People become motivated and productive learners when they are working on issues or problems without fear of failure. Learners are nurtured in knowing that (a) they can succeed at learning if they give it a good try; (b) their achievement is a product of their own effort and ability, rather than the benevolence of a teacher; and (c) their learning efforts will be supported by both teacher and peers. Good teachers care about their students and understand that some have histories of failure resulting in lowered self-confidence. However they make no excuses for learners. Rather, they encourage their efforts while challenging students to do their very best by promoting a climate of caring and trust, helping people set challenging but achievable goals, and supporting effort as well as achievement. Good teachers provide encouragement and support, along with clear expectations and reasonable goals for all learners but do not sacrifice self-efficacy or self-esteem for achievement. Their assessments of learning consider individual growth as well as absolute achievement.”

I plan to update my “Philosophy of Teaching” this semester as this course unfolds, and this exercise has given me some fodder to chew on.  Through what perspective(s) do you view teaching?

A Conversation about Blogging

This spring, I am fortunate to be once again co-teaching GRAD-602 with Jeffrey Nugent.  We are joined this year by our CTE Graduate Fellow, Laura Gogia.  As we have done in the past, we will have our GRAD-602 students reflecting on the class using individual blogs.

Jeff, Laura and I sat down Friday morning to discuss blogging as a genre.  As Seth Godin noted in his discussion with Tom Peters back in 2009, blogging is so much more than a web publishing platform.  Jeff, Laura and I discussed three ideas:  (1) writing in a hypertexted media,  (2) the ability to add images and videos to text, and (3) the art of commenting.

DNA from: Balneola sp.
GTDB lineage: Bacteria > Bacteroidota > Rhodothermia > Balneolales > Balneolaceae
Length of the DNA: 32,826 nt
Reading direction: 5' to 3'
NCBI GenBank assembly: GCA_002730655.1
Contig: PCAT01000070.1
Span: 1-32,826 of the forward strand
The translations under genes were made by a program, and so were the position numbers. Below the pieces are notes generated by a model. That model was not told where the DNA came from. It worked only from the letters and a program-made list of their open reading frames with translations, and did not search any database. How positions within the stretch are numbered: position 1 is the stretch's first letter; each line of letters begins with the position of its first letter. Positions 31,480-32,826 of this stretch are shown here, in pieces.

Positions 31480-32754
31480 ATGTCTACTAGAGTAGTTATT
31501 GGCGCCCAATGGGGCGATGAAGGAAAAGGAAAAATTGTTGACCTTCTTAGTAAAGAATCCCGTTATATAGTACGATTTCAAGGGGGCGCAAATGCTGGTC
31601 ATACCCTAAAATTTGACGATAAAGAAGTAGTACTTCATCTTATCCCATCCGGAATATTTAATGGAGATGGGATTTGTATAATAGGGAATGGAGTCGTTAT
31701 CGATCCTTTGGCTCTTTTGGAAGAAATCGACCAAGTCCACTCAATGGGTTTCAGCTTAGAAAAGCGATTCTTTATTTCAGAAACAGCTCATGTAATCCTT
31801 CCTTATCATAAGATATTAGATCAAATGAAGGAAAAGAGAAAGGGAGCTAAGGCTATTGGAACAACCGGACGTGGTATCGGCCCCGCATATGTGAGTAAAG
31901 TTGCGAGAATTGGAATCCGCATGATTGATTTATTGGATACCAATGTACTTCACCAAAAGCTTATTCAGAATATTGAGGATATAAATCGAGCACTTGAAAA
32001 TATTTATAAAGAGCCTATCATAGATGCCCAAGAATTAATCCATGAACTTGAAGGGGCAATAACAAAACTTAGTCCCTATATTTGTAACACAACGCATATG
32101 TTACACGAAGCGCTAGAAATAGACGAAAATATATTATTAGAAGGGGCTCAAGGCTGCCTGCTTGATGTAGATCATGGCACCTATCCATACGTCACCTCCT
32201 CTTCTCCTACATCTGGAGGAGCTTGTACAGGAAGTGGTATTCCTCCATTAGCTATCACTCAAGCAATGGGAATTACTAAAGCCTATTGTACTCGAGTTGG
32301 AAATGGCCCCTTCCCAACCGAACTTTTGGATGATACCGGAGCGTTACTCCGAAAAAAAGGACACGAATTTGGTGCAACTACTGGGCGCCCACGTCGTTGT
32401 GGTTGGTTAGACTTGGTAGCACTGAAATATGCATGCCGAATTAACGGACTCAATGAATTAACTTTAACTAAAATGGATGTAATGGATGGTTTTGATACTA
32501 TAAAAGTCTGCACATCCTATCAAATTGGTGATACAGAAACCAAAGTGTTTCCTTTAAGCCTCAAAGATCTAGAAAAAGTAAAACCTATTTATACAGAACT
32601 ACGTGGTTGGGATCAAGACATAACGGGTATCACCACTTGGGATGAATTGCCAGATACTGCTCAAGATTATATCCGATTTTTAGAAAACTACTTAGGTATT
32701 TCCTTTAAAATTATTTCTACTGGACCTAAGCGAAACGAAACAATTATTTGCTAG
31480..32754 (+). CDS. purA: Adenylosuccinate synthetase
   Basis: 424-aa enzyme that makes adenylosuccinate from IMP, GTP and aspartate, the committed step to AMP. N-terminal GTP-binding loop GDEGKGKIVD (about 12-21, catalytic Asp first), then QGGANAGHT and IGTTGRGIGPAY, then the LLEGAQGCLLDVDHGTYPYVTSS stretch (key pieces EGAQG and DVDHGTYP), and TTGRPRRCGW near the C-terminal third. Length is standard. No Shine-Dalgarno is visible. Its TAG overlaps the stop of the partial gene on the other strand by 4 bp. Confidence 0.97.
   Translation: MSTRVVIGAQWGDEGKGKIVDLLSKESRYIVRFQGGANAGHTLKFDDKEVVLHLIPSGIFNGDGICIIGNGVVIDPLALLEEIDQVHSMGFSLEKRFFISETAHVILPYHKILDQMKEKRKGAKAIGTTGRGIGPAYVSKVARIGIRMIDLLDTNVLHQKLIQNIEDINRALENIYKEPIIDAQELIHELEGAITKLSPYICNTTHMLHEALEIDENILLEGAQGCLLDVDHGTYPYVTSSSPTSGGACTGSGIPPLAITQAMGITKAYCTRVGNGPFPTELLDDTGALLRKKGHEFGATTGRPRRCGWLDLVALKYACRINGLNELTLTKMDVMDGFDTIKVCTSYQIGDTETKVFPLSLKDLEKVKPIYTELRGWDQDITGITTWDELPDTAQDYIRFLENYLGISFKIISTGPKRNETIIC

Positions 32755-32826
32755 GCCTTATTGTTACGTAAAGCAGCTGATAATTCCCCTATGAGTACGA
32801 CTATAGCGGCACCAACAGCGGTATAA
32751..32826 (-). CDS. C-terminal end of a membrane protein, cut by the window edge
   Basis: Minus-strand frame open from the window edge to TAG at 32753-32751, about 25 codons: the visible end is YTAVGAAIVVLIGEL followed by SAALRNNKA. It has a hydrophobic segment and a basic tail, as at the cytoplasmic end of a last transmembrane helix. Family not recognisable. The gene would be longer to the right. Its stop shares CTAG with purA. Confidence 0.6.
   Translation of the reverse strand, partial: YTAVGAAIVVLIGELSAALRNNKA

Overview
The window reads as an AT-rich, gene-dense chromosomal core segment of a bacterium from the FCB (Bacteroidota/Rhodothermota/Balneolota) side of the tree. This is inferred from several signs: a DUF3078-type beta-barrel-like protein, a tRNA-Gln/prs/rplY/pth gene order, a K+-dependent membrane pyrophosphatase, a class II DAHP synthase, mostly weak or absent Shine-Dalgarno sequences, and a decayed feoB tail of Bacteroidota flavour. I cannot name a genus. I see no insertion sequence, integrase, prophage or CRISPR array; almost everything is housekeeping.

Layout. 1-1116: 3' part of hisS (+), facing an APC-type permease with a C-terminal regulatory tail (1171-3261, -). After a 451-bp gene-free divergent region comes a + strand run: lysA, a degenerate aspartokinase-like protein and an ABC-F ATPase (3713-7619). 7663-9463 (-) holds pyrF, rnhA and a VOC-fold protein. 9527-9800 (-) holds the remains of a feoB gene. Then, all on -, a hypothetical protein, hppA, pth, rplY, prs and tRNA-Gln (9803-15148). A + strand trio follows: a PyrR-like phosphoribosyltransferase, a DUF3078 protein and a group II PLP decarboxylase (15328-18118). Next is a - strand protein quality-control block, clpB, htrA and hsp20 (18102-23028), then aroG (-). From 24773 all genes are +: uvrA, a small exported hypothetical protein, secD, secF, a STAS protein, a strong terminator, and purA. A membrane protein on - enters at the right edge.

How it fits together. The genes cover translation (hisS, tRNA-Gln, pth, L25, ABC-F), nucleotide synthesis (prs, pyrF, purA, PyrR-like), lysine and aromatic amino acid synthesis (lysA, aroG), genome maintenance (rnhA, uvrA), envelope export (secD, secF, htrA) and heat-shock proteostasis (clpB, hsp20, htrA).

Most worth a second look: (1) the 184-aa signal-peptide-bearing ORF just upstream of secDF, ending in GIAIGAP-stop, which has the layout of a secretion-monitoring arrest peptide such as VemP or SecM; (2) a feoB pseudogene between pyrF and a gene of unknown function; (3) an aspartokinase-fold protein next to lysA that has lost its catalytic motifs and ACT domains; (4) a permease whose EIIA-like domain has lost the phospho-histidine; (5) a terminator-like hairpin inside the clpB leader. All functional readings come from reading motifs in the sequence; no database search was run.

Have a listen, and let me know through comments how this did or did not resonate with you…

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A Conversation on Learner Autonomy and Compliance

Sat down with Jeff Nugent and David McLeod, my co-teachers for GRAD-602, to discuss the tension between learner autonomy and learner compliance.  This is planned to be the first in a series of podcasts we three will do for this course.  Good discussion around power, roles, self-directedness, and learning-centered students.

Note: The Skeptical Goat made an appearance….

CTE Teaching and Learning Podcast – Making the Transition to Online Teaching

Last December, I had the opportunity to participate in a podcast in the VCU Center for Teaching Excellence‘s Teaching and Learning podcast series with Dr. Lynda Gillespie, Director of Technology for Chesterfield County Public Schools and adjunct professor for the VCU School of Education.  The original podcast was posted here, but I thought I should co-post it here in this blog.  Lynda and I co-taught an online graduate course called “Educational Technology for School Leaders” this past Fall semester, and in this podcast, we reflect on that experience. This was a course that I had previously developed and taught online, while Lynda was new to the online teaching experience. In the course of the conversation we explored online teaching and learning, the virtual mentoring process, and the lessons learned from 15 weeks of interaction with students online.

You can listen to or download the episode below: